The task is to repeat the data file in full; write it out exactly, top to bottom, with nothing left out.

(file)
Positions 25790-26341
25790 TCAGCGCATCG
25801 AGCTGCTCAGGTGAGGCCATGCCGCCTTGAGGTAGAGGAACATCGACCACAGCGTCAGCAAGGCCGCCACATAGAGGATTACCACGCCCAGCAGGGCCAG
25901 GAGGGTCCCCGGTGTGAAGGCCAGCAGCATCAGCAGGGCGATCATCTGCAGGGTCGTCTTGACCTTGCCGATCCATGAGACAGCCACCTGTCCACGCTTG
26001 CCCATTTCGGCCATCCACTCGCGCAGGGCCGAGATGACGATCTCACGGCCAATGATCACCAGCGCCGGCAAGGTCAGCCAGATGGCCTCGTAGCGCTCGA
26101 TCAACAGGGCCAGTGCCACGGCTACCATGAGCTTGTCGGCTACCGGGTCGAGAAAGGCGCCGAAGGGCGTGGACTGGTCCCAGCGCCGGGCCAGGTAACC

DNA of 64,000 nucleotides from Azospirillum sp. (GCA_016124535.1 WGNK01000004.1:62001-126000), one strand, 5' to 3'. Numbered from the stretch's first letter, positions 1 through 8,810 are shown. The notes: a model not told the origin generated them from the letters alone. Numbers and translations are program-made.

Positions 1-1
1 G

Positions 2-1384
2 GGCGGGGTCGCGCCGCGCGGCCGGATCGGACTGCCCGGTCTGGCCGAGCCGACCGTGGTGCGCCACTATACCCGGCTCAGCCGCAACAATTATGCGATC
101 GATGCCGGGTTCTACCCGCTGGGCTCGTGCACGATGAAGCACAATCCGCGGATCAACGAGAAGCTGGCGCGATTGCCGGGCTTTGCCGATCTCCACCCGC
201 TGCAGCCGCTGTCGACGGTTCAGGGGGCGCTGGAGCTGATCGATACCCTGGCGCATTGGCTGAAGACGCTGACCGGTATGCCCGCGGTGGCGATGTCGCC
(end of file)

Positions 25790-26341
25790 TCAGCGCATCG
25801 AGCTGCTCAGGTGAGGCCATGCCGCCTTGAGGTAGAGGAACATCGACCACAGCGTCAGCAAGGCCGCCACATAGAGGATTACCACGCCCAGCAGGGCCAG
25901 GAGGGTCCCCGGTGTGAAGGCCAGCAGCATCAGCAGGGCGATCATCTGCAGGGTCGTCTTGACCTTGCCGATCCATGAGACAGCCACCTGTCCACGCTTG
26001 CCCATTTCGGCCATCCACTCGCGCAGGGCCGAGATGACGATCTCACGGCCAATGATCACCAGCGCCGGCAAGGTCAGCCAGATGGCCTCGTAGCGCTCGA
26101 TCAACAGGGCCAGTGCCACGGCTACCATGAGCTTGTCGGCTACCGGGTCGAGAAAGGCGCCGAAGGGCGTGGACTGGTCCCAGCGCCGGGCCAGGTAACC

DNA of 64,000 nucleotides from Azospirillum sp. (GCA_016124535.1 WGNK01000004.1:62001-126000), one strand, 5' to 3'. Numbered from the stretch's first letter, positions 1 through 8,810 are shown. The notes: a model not told the origin generated them from the letters alone. Numbers and translations are program-made.

Positions 1-1
1 G

Positions 2-1384
2 GGCGGGGTCGCGCCGCGCGGCCGGATCGGACTGCCCGGTCTGGCCGAGCCGACCGTGGTGCGCCACTATACCCGGCTCAGCCGCAACAATTATGCGATC
101 GATGCCGGGTTCTACCCGCTGGGCTCGTGCACGATGAAGCACAATCCGCGGATCAACGAGAAGCTGGCGCGATTGCCGGGCTTTGCCGATCTCCACCCGC
201 TGCAGCCGCTGTCGACGGTTCAGGGGGCGCTGGAGCTGATCGATACCCTGGCGCATTGGCTGAAGACGCTGACCGGTATGCCCGCGGTGGCGATGTCGCC